The mid-Atlantic state registered a record unemployment rate of 1.6% in September — less than half the national unemployment rate of 3.8% that month — Labor Department data shows.
That’s the lowest seasonally adjusted unemployment rate of any state on records going back to 1976, according to a CNN analysis. Metropolitan areas in the state are also seeing some of the lowest unemployment rates in the country, including the Baltimore metro and the California-Lexington Park area.
A massive loss of working-age people in the state in the wake of the Covid-19 pandemic, and its slow recovery since, is the key reason behind the state’s ultra-low unemployment rate.
However, Maryland’s job market is still robust, with government and health care employers adding jobs at a brisk pace.
Low unemployment, a smaller pool of available workers and more than 180,000 job openings in the state, according to government figures, means that workers in Maryland have the leverage to switch jobs and demand higher wages.
Here’s a dive into the labor market of the state with the lowest unemployment rate in American history:
Where the jobs are
The biggest industries in Maryland are government, health care, education and professional services. Fort Meade, a military base, is the largest employer in the state, according to Moody’s Analytics. The University System of Maryland and Johns Hopkins University, along with each university’s medical system, are also among the biggest employers.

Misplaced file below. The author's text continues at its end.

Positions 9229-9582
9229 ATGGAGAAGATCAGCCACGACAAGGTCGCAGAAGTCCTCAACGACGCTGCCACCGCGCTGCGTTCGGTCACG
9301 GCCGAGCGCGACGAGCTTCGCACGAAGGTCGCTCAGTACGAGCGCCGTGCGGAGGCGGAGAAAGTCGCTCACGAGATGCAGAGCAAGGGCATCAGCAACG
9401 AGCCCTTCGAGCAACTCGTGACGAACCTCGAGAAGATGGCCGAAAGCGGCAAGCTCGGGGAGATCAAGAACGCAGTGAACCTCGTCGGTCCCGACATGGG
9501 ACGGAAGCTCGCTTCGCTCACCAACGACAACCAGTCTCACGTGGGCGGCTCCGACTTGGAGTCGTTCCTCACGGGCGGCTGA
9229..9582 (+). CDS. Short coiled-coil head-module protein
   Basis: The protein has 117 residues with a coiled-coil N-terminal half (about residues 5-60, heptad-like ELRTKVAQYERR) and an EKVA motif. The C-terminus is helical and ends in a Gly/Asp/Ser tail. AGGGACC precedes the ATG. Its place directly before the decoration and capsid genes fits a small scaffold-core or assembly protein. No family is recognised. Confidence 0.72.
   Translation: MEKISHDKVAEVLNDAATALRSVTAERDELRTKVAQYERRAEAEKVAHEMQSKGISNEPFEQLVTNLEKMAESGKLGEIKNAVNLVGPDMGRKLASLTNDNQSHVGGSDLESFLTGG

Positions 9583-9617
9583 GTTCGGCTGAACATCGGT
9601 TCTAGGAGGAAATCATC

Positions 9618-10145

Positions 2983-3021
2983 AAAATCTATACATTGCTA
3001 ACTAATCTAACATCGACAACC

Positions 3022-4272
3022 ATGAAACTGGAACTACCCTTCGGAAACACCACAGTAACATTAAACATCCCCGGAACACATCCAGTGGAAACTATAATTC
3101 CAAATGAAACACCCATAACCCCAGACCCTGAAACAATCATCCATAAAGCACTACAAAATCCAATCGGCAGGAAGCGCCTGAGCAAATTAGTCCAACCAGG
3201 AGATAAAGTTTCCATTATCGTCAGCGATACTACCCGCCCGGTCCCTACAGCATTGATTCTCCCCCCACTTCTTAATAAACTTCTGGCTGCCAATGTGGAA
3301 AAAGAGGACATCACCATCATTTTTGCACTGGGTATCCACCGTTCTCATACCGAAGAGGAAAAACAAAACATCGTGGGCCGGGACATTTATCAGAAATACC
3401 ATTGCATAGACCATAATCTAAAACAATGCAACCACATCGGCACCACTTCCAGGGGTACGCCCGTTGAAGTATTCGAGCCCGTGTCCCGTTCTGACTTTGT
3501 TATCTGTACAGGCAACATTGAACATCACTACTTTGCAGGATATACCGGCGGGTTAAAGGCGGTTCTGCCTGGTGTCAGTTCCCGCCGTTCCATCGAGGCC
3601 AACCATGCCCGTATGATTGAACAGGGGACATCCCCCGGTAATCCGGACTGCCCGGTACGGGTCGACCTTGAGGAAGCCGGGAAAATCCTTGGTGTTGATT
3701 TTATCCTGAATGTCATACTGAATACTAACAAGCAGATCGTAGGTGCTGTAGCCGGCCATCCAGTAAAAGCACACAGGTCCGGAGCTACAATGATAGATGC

Government employers have consistently added positions in the state over the past year, with the sector growing by more than 17,000 jobs in September from the same month a year earlier, according to the Labor Department. State and local governments employ vastly more Marylanders than the federal government, which still has a large presence in the state. Health care and hospitality businesses have also been adding jobs at a solid clip in recent months.
“This concentration of new jobs in Maryland are in the industries seeing the highest growth across the nation,” Christina DePasquale, an associate professor of practice at Johns Hopkins Carey Business School, told CNN.
The same industries propelling Maryland’s job market are doing the same nationally. The health care and social assistance industry accounted for nearly half of October’s job gains nationwide, followed by local government and education.
A slow labor force recovery
Maryland’s labor force participation rate, or the share of workers employed or actively seeking a job, stood at 65.2% in September, well below the 69.2% rate in March 2020 before it fell sharply.
When the Covid-19 pandemic hit in 2020, many workers left their jobs, either out of fear of contracting Covid-19, to care for children or relatives, or to retire early. Some economists argue that savings built up during the pandemic have kept some workers from reentering the workforce — though pandemic savings have started to dry up for many people, according to bank executives. The labor force does not include those who are not actively seeking a job.
A smaller supply of workers is a big reason behind Maryland’s tight job market, like in some other states. But the lack of new people entering the job market in Maryland is specifically due to a combination of people aging out of the workforce or moving out of the state, Colin Seitz, an economist at Moody’s Analytics, told CNN.